By the way the "Armored Halftrack" kit is an M13 not an M14. It lacks the bumperettes and other features like the rounded rear panels that distinguish an M13 and M14 despite the front fenders. I built a ton as M5A1 and M3A1 for wargaming back in the day. I went over the differences for that commission. The "Armored halftrack" has all the distinguishing features of the M13 except the front fenders. Replace the fenders with ones sourced elsewhere (like a Max M3A1 scout car which are a drop fit) and you have an M13 as opposed to numerous mods you have to make to do the M14. Never want to have to do that again.
CDK
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Posted: Friday, March 17, 2017 - 12:03 AM GMT+7
Oh and BTW Kurt


Quoted Text

The official height of the vehicle (top of the MG ring was 85 inches

KL




Yeah, no.


The height of an M3 was 89" and the height of an M3A1 to the top of the MG pulpit armor (because the actual MG ring was below that) was 106"

International Harvester vehicles were two inches taller at 108".



The only relevance I know of with the number 85, is that it was the year I started high school.


CDK
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Posted: Thursday, March 16, 2017 - 10:01 PM GMT+7

Quoted Text

There wasn't a halftrack built with that front end (M5/M9 type) and that body (squared off M3 or M14 type).




The M14 'type' had rounded rear corners, like all International Harvester Corp. half tracks.


The M13 had the 'squared off type' rear body.





Quoted Text

Besides that, I would not put any value in the catalog dimensions.



I'm measuring the actual kits so there's that...

I posted the photo for a visual aid in an attempt at keeping this simple, and nothing more really.

I'm also well aware of the ordnance general arrangement drawing width over the mine rack but I'm measuring the top of the crew compartments simply for the sake of comparing the two kits sizes to *each other* to show their differences, so they have nothing to do with the ordnance drawing dimension including the mine racks and that's why you don't see me comparing those numbers to the 1:1 numbers...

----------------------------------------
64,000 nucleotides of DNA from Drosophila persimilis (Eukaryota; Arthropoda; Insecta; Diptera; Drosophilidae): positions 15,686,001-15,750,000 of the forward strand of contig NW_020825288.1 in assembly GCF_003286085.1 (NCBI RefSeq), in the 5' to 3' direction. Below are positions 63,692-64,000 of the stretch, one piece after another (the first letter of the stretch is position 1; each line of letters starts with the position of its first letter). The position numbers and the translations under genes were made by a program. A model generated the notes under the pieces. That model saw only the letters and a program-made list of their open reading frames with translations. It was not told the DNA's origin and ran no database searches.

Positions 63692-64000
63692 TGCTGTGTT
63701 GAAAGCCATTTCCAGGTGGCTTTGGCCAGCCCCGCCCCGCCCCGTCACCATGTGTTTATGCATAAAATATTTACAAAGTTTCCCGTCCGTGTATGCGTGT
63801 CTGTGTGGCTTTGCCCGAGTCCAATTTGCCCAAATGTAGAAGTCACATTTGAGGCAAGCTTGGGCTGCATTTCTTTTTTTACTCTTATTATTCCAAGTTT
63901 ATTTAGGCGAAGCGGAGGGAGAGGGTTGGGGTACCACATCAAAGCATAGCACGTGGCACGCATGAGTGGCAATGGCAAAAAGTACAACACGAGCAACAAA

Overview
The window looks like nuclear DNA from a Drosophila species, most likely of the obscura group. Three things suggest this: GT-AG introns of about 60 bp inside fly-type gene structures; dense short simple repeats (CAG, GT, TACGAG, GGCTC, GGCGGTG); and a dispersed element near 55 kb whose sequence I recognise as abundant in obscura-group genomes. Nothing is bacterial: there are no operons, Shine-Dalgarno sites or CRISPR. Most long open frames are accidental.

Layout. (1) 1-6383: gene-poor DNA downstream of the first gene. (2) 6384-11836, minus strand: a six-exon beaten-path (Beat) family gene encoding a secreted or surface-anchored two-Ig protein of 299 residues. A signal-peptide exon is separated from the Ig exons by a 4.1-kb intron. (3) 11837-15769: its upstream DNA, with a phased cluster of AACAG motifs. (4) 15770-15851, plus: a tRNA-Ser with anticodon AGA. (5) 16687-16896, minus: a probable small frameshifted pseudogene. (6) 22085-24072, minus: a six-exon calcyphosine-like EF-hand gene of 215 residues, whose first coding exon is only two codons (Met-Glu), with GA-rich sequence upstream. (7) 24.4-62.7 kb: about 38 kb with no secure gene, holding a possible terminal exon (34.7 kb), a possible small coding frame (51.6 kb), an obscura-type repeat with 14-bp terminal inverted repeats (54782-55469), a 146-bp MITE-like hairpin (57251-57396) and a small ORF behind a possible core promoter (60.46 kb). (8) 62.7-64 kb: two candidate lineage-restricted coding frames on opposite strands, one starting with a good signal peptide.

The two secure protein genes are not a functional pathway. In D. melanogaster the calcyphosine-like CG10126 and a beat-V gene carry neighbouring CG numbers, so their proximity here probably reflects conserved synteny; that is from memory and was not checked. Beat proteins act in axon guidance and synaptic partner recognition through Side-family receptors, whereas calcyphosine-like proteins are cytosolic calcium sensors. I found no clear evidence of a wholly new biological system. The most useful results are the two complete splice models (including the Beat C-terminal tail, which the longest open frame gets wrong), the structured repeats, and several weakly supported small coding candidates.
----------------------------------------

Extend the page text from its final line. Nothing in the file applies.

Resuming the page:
The only measurement I compared to the ordnance measurements is the length. From the front of the winch bumper to the rear of the vehicle.
*(M3's don't have bumperettes)


Do I really think anything about this kit is any particular scale?


No. Not really, saying it scaled closer to 1/32 was again, an attempt at simplification to quickly point something out without having to go into all of this other crap but as I said and what has been my point this whole time, is that the kit does not scale to 1/35

I don't care if it was supposed to, if they meant to, if they tried, if they hoped, if they mixed stuff up, if it's their proportions, if they slept like crap the night before...

*The kit does not scale to 1/35
KurtLaughlin
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Posted: Thursday, March 16, 2017 - 05:06 PM GMT+7
There wasn't a halftrack built with that front end (M5/M9 type) and that body (squared off M3 or M14 type). Given that fundamental configuration error, it's hard to say that it is 1/32 size of the real thing when then was no "real thing".

Besides that, I would not put any value in the catalog dimensions. Who knows what they included in the length and width? Who knows what sort of accuracy it includes? The Ordnance general arrangement drawing gives a width over the mine racks of 87 inches. If the Monogram kit is 2.9 wide and that's what that dimension represents, that means it is 1/30 scale. If the DML kit is 2.18 then it is 1/40 scale. The body width, however is 77.25 wide. If that's what the kit width dimensions represent then the Monogram kit is 1/27 and DML is 1/35. The overall length of an M3A1 w/winch, excluding the drop-down racks and towing pintle but including the bumperettes, is 243.62 inches. That makes the Monogram kit 1/34 and the DML kit 1/35. The official height of the vehicle (top of the MG ring was 85 inches and the Monogram catalog lists the kit at 3.078. Do you really think it is 1/27 scale, or did they include the MG and make it something much smaller?

KL
GeraldOwens
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Posted: Thursday, March 16, 2017 - 01:31 PM GMT+7

Quoted Text


Quoted Text